| January 18, 2011 | 1:04pm
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Regular Crossfade readers will recognize the name Beings, a local heavyish-arty-fuzzy group with a kickass female drummer. So who the, uh, hell, is this Rene Hell character sandwiched between them and No Age tonight at Grand Central? The answer: It's just one name for an idiosyncratic electronic artist who's so underground, he might hit the earth's core.
is just one of the many pseudonyms used by California-based 27-year-old Jeff Witscher
, who switches names with nearly every project. Past choices have included names like Marble Sky, Secret Abuse, and even Deep Jew. Each name change, too, signifies a change in style; past sonic excursions have traveled into noise-punk, then back to ambient, then back and forth again.
Most of his output has been released through super-limited-run CD-Rs and even cassettes, and Witscher maintains just about zero social media presence. So Rene Hell is probably his most accessible project to date for the mere fact that his new record under that name, Porcelain Opera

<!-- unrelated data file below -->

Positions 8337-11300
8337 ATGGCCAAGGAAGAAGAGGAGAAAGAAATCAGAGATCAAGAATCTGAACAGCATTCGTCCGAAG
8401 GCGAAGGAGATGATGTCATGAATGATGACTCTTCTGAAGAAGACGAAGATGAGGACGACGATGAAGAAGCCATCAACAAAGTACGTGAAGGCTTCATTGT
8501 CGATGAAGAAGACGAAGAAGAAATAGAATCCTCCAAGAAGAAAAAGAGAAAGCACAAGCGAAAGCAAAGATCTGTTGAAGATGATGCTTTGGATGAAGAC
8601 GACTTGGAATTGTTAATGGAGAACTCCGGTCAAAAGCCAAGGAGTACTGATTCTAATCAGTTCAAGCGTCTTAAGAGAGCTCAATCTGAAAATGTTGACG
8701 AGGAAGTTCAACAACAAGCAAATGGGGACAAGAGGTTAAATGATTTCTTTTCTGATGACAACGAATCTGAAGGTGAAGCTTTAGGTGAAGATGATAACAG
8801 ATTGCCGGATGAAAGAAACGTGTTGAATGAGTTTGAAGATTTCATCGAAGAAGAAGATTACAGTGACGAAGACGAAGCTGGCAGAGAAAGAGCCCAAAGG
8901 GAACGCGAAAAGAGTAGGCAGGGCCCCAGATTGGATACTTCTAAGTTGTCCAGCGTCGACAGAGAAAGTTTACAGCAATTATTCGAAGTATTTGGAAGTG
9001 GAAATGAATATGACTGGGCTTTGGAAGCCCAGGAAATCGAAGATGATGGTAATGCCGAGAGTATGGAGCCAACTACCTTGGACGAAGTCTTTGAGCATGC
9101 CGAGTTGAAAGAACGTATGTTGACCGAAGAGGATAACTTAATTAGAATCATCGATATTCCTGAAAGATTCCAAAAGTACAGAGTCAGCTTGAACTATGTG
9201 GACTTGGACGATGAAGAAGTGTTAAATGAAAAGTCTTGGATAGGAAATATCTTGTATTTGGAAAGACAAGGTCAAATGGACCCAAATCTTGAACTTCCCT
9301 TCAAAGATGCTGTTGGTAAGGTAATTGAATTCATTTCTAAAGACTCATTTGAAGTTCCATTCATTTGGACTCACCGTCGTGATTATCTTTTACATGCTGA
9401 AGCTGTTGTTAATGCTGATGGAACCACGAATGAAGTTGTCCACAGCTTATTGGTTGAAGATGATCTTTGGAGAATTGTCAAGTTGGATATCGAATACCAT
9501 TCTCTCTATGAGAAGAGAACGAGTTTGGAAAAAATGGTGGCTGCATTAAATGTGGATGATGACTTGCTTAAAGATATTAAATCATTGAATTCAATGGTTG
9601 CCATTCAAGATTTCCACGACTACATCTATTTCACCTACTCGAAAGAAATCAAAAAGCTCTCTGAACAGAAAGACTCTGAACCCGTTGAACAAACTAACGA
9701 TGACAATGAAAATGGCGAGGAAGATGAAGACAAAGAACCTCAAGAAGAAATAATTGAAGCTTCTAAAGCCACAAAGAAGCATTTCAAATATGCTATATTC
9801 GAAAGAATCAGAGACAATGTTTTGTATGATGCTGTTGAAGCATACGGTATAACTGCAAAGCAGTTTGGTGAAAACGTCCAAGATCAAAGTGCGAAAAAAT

, has seen a proper "official" release on a label, Type Records
Not that the music is at all poppy. Like many blog darlings of late, Witscher explores the world of analog synths. But unlike all those blog darlings, he does so without any obvious nods to twentysomething nostalgia, or making feel-good music about beaches. Instead, Rene Hell's latest six-song collection is unapologetically dark, even aggressive -- although that doesn't mean it's fast.
Opening track "Razor. P+" begins with the kind of throbbing, clanging noises you would expect to turn into a cyber-goth EBM dancefloor track, but never reaches that velocity, instead stuttering around in a world of mumbled, rewound vocals. Later tracks, like "IV 18:54" (actually only 6:06 long), are gentler, though shrill, washes of ambient.
Whatever Witscher decides to unveil, it's sure to confuse the shit out of anyone expecting more one-two-go rock before No Age's set. So prepare yourself by streaming the Rene Hell record below, and smile knowingly as the unsuspecting cringe.
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